Aug. 2 (UPI) -- A type of insecticide, called neonicotinoids, is harmful to bees when applied to commercial crops, even at levels on par with instructions on their labels, according to a study published Monday in the journal Proceedings of the Royal Society B: Biological Sciences.
Neonicotinoid insecticides are chemically similar to nicotine, and act on similar receptors in insects, meant to control pests that eat plants.
The widely used chemicals have been found, however, to harm beneficial insects the same as they do plant-consuming ones -- and are more harmful when used at higher levels, such as in ornamental plants.
"Neonicotinoids are often used on food crops as a seed treatment," Jacob Cecala, an entomolgist and lead author on the study, said in a press release.
"But they're usually applied in higher amounts to ornamental plants for aesthetic reasons. The effects are deadly no matter how much the plants are watered."
Researchers raised bees in a lab environment with flowing plants with and without insecticide applied and also at differing levels of irrigation.
The researchers found that 90% of bees subjected to neonicotinoid insecticides had trouble reproducing afterward, regardless of irrigation levels. While increased water made the incesticide less potent, the bees were still affected.
The findings back up a 2020 study on bee reproduction which found larval development in bees was delayed by 10 hours fowling exposure to neonicotinoids.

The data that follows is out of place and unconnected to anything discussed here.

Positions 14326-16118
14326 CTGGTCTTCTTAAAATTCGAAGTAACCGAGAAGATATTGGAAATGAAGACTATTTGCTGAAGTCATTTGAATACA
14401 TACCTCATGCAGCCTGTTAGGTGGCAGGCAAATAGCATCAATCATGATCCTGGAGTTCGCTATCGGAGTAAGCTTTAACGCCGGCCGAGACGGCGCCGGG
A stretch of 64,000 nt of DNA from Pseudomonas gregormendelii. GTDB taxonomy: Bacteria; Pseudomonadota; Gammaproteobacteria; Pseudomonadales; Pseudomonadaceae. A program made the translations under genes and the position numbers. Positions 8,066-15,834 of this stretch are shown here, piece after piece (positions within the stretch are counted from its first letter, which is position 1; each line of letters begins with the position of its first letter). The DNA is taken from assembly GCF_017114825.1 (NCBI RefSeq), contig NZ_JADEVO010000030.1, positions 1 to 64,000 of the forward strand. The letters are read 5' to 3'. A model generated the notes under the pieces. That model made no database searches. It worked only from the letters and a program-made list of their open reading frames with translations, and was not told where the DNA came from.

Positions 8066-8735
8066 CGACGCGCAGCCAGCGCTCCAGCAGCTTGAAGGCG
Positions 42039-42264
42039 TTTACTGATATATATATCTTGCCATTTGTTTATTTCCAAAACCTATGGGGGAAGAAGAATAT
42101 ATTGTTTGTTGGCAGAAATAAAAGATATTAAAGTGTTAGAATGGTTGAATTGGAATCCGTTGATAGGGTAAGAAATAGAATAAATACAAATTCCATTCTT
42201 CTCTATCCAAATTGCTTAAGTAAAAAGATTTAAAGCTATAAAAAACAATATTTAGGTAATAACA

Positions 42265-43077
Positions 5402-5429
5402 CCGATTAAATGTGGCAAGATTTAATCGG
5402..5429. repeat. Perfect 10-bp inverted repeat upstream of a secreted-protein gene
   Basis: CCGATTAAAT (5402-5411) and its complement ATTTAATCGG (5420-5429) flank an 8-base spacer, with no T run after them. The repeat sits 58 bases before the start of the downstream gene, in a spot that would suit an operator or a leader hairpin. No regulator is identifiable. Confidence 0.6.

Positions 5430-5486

That study relied on a newly developed video technique allowing researchers to see inside beehives.
Researchers said at the time that their observations "could point to the disruptions in nursing behavior due to neonicotinoids described by other scientists."
The insecticides caused less damage to bees when used in agricultural crops, researchers suggested, though other studies have suggested that may not always be the case.
In 2019, scientists found the insecticide was used in the commercial soybean to "negligible" benefits, though pesticide makers and farmers disagreed with the findings.
"It's not as simple as 'don't use pesticides' -- sometimes they're necessary," Cecala said.
"However, people can look for a different class of insecticide, try to apply them on plants that aren't attractive to bees or find biological methods of pest control," Cecala said.